So we dropped one, her enjoyment returned, and she sped through.

 

Occasionally we add in bits and pieces in areas of interest or when she needs more practice.

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I don't schedule it. We just do a day's worth of math every day. Mine tends to go in spells. She is very Stubborn. She really likes one math book for awhile, until she doesn't, and then we have drama over that math book. D.a.i.l.y. That's when I shelve it and hand her the other book. Which she really, really likes. For while. Until she doesn't. One of these books is a spiral and one is mastery, so placement during her hops isn't seamless. I just do my best on the fly, skipping redundancies as needed.

 

Math games are just put in their game stash for them to play with as they will.

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During a morning basket slot usually. My dd has a math time. But we rotate through a lot of things in her morning "journal time." The particular funschooling journal we are using has a page for math practice. When we get to that page separate from her regular math which gets done daily, she has an online practice app she uses. 

 

Sometimes I copy things that I want her to practice to use during her math hour. I will just have her do it for 5 minutes at the top of the math hour before she starts a new lesson in her textbook. Sometimes in the year we have worked on flashcards together too, not in her math time. I had an hour during the day that I was working on several therapies with her on for a few months. I found I had her direct attention at that time and I could get the flashcard practice in. 

 

I could do cards during her math hour, but generally for her, I need that time to work with her older sis on Alg. so I have to do it separate. 

 

My older child takes so long on Algebra, that I don't even try to schedule in multiple things this year. I just have to put in the time to work with her as much as possible. 

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We use Math Mammoth as our Spine, and do that 3 days a week (about 1 section each day). We do 1-2 weeks worth of Daily Word Problems on another day. I've tried to add in other supplements like time tests or a chapter of a Zacarro book, but that has just been too much, so will wait until we complete one of the previous 2 books, and then replace that day with something else.

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At our house, math and problem solving are two separate subjects.  


 


For "math" my kids spend about 15 minutes doing Math Mammoth; it is rigorous and conceptual, but is doesn't really stretch their brain and make them think.  I love Math Mammoth because it does a good job explaining why numbers work as they do, and it provides the drill and review my kids need to keep their basic math skills strong, but I don't love that it never stumps them.  They never start a problem, realize their approach isn't working and have to consider what other strategies might work.  Other than a careless mistake or two, they never get problems wrong.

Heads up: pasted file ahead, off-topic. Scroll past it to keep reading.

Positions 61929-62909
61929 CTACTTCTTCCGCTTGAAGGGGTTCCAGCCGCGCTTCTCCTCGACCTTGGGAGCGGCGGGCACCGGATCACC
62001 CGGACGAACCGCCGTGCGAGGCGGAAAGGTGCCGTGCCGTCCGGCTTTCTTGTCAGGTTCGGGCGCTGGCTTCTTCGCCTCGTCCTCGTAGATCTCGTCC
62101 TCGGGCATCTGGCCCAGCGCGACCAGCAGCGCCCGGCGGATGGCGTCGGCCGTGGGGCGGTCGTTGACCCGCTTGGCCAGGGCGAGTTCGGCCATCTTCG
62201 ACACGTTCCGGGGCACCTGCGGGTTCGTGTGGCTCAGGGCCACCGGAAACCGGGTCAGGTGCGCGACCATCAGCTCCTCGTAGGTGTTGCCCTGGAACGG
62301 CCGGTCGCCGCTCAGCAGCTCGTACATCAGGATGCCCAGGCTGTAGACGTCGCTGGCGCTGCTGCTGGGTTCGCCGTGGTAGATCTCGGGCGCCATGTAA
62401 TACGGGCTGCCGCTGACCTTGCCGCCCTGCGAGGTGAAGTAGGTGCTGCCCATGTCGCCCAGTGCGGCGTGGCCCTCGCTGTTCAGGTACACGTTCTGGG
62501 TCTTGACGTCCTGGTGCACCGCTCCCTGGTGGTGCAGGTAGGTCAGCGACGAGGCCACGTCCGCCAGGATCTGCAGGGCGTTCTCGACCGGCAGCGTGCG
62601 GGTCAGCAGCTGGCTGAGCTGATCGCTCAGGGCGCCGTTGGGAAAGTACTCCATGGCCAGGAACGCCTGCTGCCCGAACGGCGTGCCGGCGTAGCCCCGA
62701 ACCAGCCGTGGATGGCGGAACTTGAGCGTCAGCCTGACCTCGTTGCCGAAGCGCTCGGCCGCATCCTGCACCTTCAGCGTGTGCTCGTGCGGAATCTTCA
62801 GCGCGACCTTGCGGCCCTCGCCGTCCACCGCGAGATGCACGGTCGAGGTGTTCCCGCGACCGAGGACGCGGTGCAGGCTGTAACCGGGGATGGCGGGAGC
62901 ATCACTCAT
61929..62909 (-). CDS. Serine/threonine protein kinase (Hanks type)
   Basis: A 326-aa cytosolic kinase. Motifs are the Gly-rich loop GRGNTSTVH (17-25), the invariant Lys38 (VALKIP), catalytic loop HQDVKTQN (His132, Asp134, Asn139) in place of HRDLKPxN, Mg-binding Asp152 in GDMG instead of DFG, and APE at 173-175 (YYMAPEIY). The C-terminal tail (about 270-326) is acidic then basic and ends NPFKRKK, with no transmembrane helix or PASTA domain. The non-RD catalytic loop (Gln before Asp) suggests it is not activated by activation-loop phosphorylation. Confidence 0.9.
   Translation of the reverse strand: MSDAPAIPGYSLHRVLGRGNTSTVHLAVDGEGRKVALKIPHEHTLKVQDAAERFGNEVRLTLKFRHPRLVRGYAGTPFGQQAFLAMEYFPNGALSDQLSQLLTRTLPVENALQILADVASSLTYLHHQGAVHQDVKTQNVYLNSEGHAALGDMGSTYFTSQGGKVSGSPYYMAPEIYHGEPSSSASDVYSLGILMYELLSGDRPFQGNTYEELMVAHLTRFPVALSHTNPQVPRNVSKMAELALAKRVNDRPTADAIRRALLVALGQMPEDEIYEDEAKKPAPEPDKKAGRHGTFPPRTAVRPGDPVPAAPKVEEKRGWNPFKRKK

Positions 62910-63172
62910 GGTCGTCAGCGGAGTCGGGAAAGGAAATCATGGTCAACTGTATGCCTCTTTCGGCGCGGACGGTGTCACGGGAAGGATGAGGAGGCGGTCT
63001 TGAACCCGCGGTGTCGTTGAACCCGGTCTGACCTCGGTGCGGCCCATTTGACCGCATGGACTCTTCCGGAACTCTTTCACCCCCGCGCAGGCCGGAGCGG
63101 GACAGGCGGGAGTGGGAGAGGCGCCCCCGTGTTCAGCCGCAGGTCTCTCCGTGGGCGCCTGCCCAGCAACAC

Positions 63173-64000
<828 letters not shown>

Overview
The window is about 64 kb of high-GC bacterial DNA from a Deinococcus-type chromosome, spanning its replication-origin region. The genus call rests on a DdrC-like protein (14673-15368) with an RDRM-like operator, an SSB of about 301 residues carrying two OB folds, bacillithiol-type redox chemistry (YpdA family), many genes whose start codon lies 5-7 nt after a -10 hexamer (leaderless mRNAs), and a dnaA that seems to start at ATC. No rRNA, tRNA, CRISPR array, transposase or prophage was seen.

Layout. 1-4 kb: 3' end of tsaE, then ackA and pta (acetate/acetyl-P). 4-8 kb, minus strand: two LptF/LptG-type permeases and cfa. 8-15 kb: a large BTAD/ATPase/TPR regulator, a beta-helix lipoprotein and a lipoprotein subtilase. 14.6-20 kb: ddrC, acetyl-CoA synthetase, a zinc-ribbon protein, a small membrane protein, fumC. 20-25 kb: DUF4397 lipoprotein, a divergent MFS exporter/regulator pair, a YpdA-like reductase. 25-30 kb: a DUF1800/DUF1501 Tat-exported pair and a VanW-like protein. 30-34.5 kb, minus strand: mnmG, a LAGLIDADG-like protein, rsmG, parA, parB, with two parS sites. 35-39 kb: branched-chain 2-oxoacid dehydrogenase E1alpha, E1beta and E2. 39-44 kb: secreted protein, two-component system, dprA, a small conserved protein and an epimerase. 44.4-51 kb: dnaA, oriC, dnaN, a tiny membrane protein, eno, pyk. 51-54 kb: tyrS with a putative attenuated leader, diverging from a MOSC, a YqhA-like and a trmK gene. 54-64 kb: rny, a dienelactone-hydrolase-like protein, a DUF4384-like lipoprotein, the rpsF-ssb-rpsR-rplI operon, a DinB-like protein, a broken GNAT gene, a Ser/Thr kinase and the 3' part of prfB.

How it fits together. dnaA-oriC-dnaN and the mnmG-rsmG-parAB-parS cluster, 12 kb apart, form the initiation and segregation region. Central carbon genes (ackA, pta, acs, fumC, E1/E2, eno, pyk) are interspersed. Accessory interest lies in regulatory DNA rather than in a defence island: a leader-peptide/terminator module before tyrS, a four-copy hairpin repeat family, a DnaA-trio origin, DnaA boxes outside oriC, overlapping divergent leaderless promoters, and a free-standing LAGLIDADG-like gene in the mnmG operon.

"Problem Solving", OTOH, is all about the process.  My 8 year old spends 20-30 minutes a day working on Beast Academy or Singapore Challenging Word Problems or Balance Benders or logic puzzles.  Sometimes he spends all 30 minutes puzzling over one challenging question - studying it, approaching it from one angle, backing off and reassessing, trying another strategy, etc.  I think that perseverance and complex thinking are the most important parts of true math (as opposed to arithmetic), so as long as Beast Academy and the rest are challenging DS to that level, I truly don't care how long it takes for him to get through them.  Right now he is is MM5a and BA3d; I expect that in the next year or so, he will begin AOPS prealgebra, but still spend some time every day hanging out with the beasts as he slowly savors his way through BA4 and 5.


 


Wendy


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At our house, math and problem solving are two separate subjects.  

 

For "math" my kids spend about 15 minutes doing Math Mammoth; it is rigorous and conceptual, but is doesn't really stretch their brain and make them think.  I love Math Mammoth because it does a good job explaining why numbers work as they do, and it provides the drill and review my kids need to keep their basic math skills strong, but I don't love that it never stumps them.  They never start a problem, realize their approach isn't working and have to consider what other strategies might work.  Other than a careless mistake or two, they never get problems wrong.

 

"Problem Solving", OTOH, is all about the process.  My 8 year old spends 20-30 minutes a day working on Beast Academy or Singapore Challenging Word Problems or Balance Benders or logic puzzles.  Sometimes he spends all 30 minutes puzzling over one challenging question - studying it, approaching it from one angle, backing off and reassessing, trying another strategy, etc.  I think that perseverance and complex thinking are the most important parts of true math (as opposed to arithmetic), so as long as Beast Academy and the rest are challenging DS to that level, I truly don't care how long it takes for him to get through them.  Right now he is is MM5a and BA3d; I expect that in the next year or so, he will begin AOPS prealgebra, but still spend some time every day hanging out with the beasts as he slowly savors his way through BA4 and 5.